Nick Sorensen – Quebec Remparts, F (QMJHL) 6’1, 180 lbs. – Sorensen recovered solidly from a significant knee injury and was a fixture on the talented Remparts’ scoring lines. With solid vision and playmaking capabilities, he’s got the scoring upside teams want from a top-round pick; plus he brings physical assertiveness and grit. While not an elite skater, Sorensen’s stride is smooth and he’s more than mobile enough for his size.
Almost criminally underrated, you won’t find Sorensen ranked above the forties anywhere. A top-six talent with size, mobility, intelligence and determination; only his injury history stands to hold him back from first round selection. However, if the Bruins get a shot at the Remparts’ Swedish winger, expect them to snatch him up.
Jordan Subban – Belleville Bulls, D (OHL) 5’9, 175 lbs. – If it weren’t for the family connection, I’d have a hard time believing that the Bruins would go anywhere near the undersized but elite-skilled offensive defenseman from Belleville.
The Bruins have made a run on sub-5’10 defenders with skill in recent years; snatching-up David Warsofsky, Torey Krug and Matt Grzelcyk in consecutive years. All remain within the organization.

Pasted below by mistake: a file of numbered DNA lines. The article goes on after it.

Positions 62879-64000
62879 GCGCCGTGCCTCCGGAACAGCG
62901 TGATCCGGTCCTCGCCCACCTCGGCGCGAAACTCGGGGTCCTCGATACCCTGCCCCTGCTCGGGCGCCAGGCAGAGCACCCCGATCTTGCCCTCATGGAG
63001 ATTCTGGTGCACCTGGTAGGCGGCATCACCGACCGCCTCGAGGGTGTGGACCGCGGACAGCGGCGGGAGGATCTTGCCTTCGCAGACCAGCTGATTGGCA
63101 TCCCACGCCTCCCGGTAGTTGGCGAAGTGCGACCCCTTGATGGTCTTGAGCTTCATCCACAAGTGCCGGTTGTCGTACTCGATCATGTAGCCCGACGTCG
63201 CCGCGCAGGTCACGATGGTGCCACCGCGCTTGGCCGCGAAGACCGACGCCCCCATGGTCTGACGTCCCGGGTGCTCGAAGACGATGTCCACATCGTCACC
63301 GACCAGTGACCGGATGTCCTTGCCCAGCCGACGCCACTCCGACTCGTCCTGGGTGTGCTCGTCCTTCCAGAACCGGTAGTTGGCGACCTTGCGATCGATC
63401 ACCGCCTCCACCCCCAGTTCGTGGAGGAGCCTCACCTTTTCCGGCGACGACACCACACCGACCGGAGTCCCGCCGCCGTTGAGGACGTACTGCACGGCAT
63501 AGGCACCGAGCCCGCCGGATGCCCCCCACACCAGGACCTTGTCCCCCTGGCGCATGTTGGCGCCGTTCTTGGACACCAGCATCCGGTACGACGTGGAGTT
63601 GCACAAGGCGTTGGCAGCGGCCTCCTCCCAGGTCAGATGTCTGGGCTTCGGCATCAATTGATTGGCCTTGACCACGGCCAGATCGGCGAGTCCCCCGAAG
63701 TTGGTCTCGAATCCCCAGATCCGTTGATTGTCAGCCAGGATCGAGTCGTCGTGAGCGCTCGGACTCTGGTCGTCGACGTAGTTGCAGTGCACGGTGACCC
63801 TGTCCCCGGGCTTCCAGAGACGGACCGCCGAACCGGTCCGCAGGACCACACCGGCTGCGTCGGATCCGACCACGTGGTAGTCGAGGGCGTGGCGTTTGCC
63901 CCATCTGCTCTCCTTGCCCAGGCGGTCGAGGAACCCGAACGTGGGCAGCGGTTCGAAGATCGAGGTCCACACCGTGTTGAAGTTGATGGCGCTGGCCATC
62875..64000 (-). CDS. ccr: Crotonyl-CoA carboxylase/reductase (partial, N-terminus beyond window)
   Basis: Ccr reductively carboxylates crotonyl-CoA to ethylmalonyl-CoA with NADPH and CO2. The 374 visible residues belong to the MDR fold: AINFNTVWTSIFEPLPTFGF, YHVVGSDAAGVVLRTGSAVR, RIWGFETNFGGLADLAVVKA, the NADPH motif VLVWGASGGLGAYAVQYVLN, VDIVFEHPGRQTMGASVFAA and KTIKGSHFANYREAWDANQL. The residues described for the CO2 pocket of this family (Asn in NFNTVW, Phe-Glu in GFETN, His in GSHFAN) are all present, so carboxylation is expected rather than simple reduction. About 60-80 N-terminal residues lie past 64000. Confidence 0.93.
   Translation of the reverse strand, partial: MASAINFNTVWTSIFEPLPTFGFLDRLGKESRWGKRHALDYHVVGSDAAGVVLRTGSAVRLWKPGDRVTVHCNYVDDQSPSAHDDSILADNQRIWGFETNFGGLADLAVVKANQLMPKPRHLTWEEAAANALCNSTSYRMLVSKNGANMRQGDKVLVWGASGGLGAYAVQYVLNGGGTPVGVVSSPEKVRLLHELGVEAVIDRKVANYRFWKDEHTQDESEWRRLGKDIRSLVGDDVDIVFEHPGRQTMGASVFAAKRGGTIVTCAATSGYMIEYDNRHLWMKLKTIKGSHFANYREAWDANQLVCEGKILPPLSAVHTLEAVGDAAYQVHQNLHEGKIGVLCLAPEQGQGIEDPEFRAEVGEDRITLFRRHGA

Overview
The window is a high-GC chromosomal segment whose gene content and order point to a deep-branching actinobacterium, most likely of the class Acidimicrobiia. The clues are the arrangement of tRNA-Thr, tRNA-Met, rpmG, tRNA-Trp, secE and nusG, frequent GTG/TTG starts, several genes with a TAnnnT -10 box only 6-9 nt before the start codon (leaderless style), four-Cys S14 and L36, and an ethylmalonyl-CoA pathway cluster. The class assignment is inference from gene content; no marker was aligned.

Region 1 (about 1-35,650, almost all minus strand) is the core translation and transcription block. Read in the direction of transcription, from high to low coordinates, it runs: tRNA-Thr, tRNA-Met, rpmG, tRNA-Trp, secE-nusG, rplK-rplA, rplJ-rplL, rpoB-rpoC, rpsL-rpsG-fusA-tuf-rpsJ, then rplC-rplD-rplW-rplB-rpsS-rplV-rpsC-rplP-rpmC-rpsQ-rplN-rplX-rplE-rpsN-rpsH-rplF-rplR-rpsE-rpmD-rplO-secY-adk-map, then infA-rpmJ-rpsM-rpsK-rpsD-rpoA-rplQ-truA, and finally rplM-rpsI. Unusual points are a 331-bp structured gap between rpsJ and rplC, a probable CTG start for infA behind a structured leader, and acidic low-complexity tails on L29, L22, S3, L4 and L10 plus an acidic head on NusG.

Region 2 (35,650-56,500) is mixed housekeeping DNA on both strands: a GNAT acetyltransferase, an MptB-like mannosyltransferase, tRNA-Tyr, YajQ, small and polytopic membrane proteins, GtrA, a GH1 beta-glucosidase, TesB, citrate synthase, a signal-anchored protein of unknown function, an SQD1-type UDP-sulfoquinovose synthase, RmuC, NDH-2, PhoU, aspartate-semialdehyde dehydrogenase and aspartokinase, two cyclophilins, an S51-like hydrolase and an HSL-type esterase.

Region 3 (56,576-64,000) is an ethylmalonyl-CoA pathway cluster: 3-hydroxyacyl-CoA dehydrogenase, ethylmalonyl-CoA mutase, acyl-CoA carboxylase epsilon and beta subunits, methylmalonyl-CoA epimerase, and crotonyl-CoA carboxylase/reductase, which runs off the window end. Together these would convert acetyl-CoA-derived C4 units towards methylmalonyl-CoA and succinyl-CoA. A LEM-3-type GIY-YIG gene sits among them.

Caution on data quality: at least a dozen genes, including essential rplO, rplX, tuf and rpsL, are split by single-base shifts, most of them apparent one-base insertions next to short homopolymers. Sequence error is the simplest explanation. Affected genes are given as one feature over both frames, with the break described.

But Subban’s an elite offensive talent from the blue line. The brother of a Norris Trophy winner and a first-round pick, Jordan Subban’s attacking skillset rivals the best talents in this class. An excellent skater with outstanding agility, Subban has the tools to be a dynamic offensive-defenseman for years – if he can overcome his stature and the absence of a physical game.
While Boston’s need for size might dictate going in a different direction, Subban’s significant upside and brotherly ties make for an interesting mid-round option for the Bruins.
Other Mid and Late-Round Options
Wiley Sherman – Hotchkiss School, D (NE-Prep) 6’6, 210 lbs. – A gargantuan defenseman with excellent mobility for his size, this prep defenseman has the type of upside teams drool for after round two. Sherman could go as early as the third round, but if he lasts beyond, he could be a massive steal.
Anton Slepyshev – Novokuznetsk, F (KHL) 6’1, 195 lbs. – Fast and skilled with pro-average size, Slepyshev has first-round caliber talents but detractors fear his (reported) unwillingness to cross the pond. A midseason injury further hurt his chances but he’s certainly worth a late-round flyer – even if the Bruins record with Russians is poor.
Tyler Hill – Chicago Steel, F (USHL) 6’6, 225 lbs. – For much of the season, played with Sherman at Hotchkiss despite entering the year with top-round expectations. Despite unimpressive numbers in prep and with the Steel, his puck-skills and size make him an intriguing option in the later rounds.
Matt Murphy – Halifax Mooseheads, D (QMJHL) 6’1, 200 lbs. – A dependable low-risk option on defense. Murphy possesses the requisite athleticism and build to be a safe bet – plus some intriguing upside in the possession-game.
Follow Bob Mand on Twitter at @BobMandFC